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Money

If You Want To Be Financially Free, Then Start With A Side Hustle

Become financially free

Photo by Colin Cassidy on Unsplash

You don’t want to be a billionaire who causes society to be your peasant.

I get it. You have a heart.

A side hustle that leads you to be financially free won’t make you a billionaire or a Bentley driving snob. That’s not the point. Anthony Pompliano explains beautifully what the point of financial freedom is:

I used to be impressed by people who had a lot of money, but now I’m impressed by people who have a lot of free time. Time is the ultimate measure of wealth.

Here’s the plan.

Stay at your 9-5 job

A guy I know had a cushy middle management job at an airline. The airline went bankrupt. Instead of getting another job, he went all-in on his side hustle. He literally had no idea. He thought making money from a side hustle was the same as warming an office chair and doing two-tenths of bugger all.

The side hustle he loved was leadership coaching. He spent his days and nights going to startup events. At these events he’d hand out cardboard business cards that startup bros in hoodies would chuck straight into the bin when he looked the other way. The leadership coaching side hustle failed. Things went bad. He could no longer pay his mortgage. The career gap plus his age made recruiters easily dismiss him. He got back on his feet but it was a nightmare.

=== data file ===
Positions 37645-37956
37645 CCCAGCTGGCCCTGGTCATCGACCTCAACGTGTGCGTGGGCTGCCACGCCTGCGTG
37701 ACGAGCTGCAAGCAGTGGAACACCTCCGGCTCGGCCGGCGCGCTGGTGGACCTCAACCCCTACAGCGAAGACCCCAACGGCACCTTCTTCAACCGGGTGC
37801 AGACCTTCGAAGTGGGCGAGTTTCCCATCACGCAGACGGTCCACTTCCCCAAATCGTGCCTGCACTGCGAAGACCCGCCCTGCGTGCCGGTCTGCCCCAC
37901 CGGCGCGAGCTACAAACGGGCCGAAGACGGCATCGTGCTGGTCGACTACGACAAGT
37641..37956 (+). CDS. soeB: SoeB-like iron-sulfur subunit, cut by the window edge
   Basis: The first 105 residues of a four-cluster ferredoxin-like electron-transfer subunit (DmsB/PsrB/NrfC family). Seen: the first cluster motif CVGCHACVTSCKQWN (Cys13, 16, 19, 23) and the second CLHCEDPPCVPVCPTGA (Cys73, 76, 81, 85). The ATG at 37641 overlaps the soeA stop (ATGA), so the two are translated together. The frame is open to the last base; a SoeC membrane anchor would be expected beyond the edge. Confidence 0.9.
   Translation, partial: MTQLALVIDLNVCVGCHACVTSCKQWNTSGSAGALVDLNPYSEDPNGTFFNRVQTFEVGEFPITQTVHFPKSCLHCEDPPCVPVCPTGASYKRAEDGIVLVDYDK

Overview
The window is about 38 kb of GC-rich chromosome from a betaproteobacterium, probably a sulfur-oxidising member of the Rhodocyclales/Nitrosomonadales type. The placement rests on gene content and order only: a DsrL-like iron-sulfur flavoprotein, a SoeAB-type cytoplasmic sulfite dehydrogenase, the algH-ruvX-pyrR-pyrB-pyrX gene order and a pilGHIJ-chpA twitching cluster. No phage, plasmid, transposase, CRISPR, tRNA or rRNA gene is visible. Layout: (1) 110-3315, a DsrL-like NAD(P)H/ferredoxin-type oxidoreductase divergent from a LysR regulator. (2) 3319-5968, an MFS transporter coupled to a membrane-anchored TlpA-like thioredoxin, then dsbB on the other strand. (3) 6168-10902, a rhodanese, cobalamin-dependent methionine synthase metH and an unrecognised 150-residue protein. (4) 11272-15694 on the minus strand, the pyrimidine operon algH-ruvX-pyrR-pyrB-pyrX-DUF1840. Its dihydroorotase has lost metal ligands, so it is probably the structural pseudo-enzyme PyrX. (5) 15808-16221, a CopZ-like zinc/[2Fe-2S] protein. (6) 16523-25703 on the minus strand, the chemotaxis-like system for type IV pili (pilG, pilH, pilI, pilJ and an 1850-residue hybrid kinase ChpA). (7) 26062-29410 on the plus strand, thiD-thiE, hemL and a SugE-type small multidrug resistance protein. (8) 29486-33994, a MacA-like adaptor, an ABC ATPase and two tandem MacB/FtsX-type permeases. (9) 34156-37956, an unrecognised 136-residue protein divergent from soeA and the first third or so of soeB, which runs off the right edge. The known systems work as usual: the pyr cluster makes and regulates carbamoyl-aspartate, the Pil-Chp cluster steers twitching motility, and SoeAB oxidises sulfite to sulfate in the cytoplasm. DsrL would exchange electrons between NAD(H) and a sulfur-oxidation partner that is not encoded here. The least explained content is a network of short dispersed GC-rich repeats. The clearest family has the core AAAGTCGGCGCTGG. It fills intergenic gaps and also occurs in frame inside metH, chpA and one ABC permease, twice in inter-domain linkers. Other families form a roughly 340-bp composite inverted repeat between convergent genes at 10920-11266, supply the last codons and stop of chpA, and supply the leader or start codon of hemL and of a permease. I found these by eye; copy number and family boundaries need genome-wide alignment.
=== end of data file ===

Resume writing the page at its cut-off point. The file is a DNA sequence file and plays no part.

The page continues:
Don’t jump into a side hustle without clocking up enough hours.

A job may feel like slavery. But a job pays the bills when your side hustle can’t. There’s a lot to learn. There’s a lot of mistakes you have to make. Don’t do it and risk your family or your own wellbeing. Take it easy. Let a job help you breathe. Work on your side hustle project after hours.

Remember this: You can run a tiny empire from your phone.

Trial different side hustles

A side hustle is like dating. Until you’ve spent time together you won’t know whether you like each other and want to fall in love. That’s normal. Writing startup press releases was my first real side hustle.

After a few months, I hated it. Startup founders can be real d*cks. They can think a capital raise or a stellar valuation is the equivalent of winning the Super Bowl. It put me to sleep.

I tried a few different side hustles as a writer. I eventually fell into writing about personal development and entrepreneurship. As a failed entrepreneur, this result is the last thing I could ever have predicted. But there you go. Here we are.

Remember that a side hustle differs from a hobby. The plan is to find a way to earn passive income from what you do after hours. Find one you like. Add it to your schedule. Keep your boss at your job happy until what I call The Big Quit.

Eliminate debt

Debt limits what you can do with a side hustle.

If I made the decision as a 20-something to buy an overpriced home, like all my friends, and add a debt boss (aka bank) to my list of phone contacts, I’d never have had the ability to work on my side hustle. I would have had to try harder at my job, walk over my colleagues’ warm bodies to get the bonuses, and pretend to love “corporate innovation.”